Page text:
Capital Plan for Park Renewal

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To:  Park Board Commissioners
From:  Jeanette Jones
Date:  30 September 2014

Although I attended the meeting last night, I was unable to speak. I will not be able to be present at tonight’s meeting. Below is my submission.

 
Submission to Vancouver Park Board: 2015-2018 Capital Plan Final Report

 
The 2015-2018 Capital Plan Final Report [1] states:

Neighbourhood parks are the backbone of the parks system, and are where city residents escape daily to recreate and recharge. With increasing density around many parks, intensifying use, changing demographics and standards, and emerging demands for new recreational and leisure pursuits, the on-going re-thinking and renewal of neighbourhood parks and playgrounds is a continued Park Board priority.  (p. 4)

The Report admits “about 25% of the parks and open space portfolio is currently assessed as being in poor condition” (p. 10). Yet the 2015-18 Capital Plan allots only $2M to park renewal. This is about 1.3% of proposed total Park Board investment over the next four years, and less than 6% of the amount allotted for new parks and renewals. I find it difficult to reconcile this paltry funding with the Park Board’s stated priorities.

The $2M allotted for park renewal is expected to cover completion of the work at Hillcrest/Riley Park and a new playground at Andy Livingstone Park. Last night staff suggested that improvements to Sunset Park will come out of this line item as well. At best, only a few hundred thousand dollars will remain to be assigned to the hundreds of other neighbourhood parks in Vancouver.

I encourage you to increase the amount allotted for park renewal. To illustrate the need, I use my neighbourhood park, General Brock Park in Norquay, as an example. [See also Brock Park photos provided as appendix to earlier Eye on Norquay posting about 2015-2018 Capital Plan.]

When we first moved across the street from the park in 1980, it was fairly new and well used. Our three daughters spent many happy hours in the playground with their preschool friends. A cricket team played in the park every Sunday during the warm weather. Informal games of soccer, catch, and frisbee took place often. A post and chain fence separated the park from the lanes that surround it on three sides.

Since then, we have watched the park steadily deteriorate. The underground stream that lies beneath the park has created a field that is so uneven and full of holes that only dogs can run on it. The cricket team left years ago. No one who values their ankles is willing to play games of any kind on the grass, and the soccer goalposts have long since been removed. An asphalt path that was built about 20 years ago provides a place for people to walk for exercise, but the path is now cracked and sagging. The fence rotted and was taken down, enabling residents of some of the houses that border the park to use parkland as extra parking space. The brush area surrounding the stump of a cottonwood tree that was removed a couple of years ago has become a magnet for people to dump garbage. The only part of the park that is used regularly for recreation is the playground, and even this area contains less equipment than it did thirty years ago. There are still no washrooms.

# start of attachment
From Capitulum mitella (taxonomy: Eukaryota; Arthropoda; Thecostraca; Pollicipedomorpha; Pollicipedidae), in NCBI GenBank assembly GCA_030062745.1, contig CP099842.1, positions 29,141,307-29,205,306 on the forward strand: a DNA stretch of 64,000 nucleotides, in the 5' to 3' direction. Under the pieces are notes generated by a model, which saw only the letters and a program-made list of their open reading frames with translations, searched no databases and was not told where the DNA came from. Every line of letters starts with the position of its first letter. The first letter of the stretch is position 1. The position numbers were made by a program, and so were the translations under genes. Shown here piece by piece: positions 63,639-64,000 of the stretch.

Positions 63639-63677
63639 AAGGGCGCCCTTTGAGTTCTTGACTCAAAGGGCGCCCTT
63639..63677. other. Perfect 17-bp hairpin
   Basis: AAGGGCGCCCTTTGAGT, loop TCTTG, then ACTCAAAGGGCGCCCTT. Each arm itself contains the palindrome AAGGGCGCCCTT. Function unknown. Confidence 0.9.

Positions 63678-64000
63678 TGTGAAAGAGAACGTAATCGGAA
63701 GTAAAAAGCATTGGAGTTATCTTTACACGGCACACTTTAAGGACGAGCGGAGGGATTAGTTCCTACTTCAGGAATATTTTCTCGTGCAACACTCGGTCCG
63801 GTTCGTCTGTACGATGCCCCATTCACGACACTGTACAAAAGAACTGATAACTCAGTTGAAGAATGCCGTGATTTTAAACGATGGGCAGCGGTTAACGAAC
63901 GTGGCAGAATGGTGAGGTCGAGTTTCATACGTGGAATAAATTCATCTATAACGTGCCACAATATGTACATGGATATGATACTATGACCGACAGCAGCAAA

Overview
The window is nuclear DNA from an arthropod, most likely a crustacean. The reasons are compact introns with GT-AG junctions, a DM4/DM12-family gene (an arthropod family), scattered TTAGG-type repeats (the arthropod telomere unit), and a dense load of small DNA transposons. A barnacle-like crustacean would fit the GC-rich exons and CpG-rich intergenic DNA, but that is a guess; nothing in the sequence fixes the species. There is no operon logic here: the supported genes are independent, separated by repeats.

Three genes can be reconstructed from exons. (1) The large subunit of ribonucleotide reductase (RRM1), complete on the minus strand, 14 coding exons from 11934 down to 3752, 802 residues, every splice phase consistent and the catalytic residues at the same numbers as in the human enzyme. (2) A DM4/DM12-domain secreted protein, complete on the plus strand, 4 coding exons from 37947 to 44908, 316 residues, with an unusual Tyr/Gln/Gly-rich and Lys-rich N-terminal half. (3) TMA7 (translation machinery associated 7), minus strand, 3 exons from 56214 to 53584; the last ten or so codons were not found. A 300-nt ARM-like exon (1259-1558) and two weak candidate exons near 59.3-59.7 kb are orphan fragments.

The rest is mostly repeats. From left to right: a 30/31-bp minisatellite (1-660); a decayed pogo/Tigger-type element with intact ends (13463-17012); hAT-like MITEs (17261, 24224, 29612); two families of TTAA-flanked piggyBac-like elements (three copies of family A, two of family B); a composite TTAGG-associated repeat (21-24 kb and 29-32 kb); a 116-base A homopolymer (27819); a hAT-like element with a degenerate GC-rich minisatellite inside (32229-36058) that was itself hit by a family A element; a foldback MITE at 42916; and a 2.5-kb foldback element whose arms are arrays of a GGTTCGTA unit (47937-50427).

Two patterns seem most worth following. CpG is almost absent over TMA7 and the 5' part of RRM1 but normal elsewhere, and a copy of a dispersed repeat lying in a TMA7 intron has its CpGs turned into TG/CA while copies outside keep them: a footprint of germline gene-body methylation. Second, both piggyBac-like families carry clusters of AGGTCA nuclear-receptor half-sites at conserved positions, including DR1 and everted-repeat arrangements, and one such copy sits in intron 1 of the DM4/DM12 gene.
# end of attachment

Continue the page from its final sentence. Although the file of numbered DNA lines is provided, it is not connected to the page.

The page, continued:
Meanwhile, more and more people have been moving into the area around Brock Park since the Norquay Village Neighbourhood Centre Plan was passed in 2010. A recently built development at 2300 Kingsway and the already approved Kensington Gardens at 2220 Kingsway, are bringing around 1000 new residents. This is 20% of the 5000 new residents that city staff projects will live in Norquay by 2040. In addition, a 4-storey apartment building containing 94 units has been built at 2239 Kingsway. Another nearby 28-unit apartment is in the pipeline. Three duplexes are under construction, and a duplex with an infill house backing directly onto the park has been approved. All of this development is within three short blocks of Brock Park, and this is only the beginning.

Increasing densification of the area does more than increase the number of residents. It also transfers many activities that have traditionally taken place in private backyards to city parks. Norquay’s new housing forms (duplex, rowhouse, stacked townhouse, small houses on shared lots) leave very little room for open space on the property. Neighbourhood parks are becoming the “shared backyard” where residents are looking to play, exercise, garden, and socialize. We are looking for picnic tables, exercise and play equipment for all ages, landscaping, and open space where we can run and play.

No adequate park renewal will be possible without adequate funding. One hundred thousand dollars will do little more than begin to address the drainage issues in a single park, and many of Vancouver’s neighbourhood parks have drainage issues.

The City of Vancouver has repeatedly assured Norquay residents that new development will bring new amenities. Recent development in Norquay has generated millions of dollars for the City in DCLs and CACs, but we have yet to see the promised amenities. The Norquay Public Benefits Policy (2013) identifies the renewal of General Brock Park as a high priority. Please help the City to keep its word by increasing the allotment for neighbourhood park renewal.
 

[1]  2015-2018 Capital Plan Final Report
http://former.vancouver.ca/parks/board/2014/140929/REPORT_CapitalPlan2015-2018_20140929.pdf
 

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Written by eyeonnorquay

1 October 2014 at 9:27 pm

Posted in Statements

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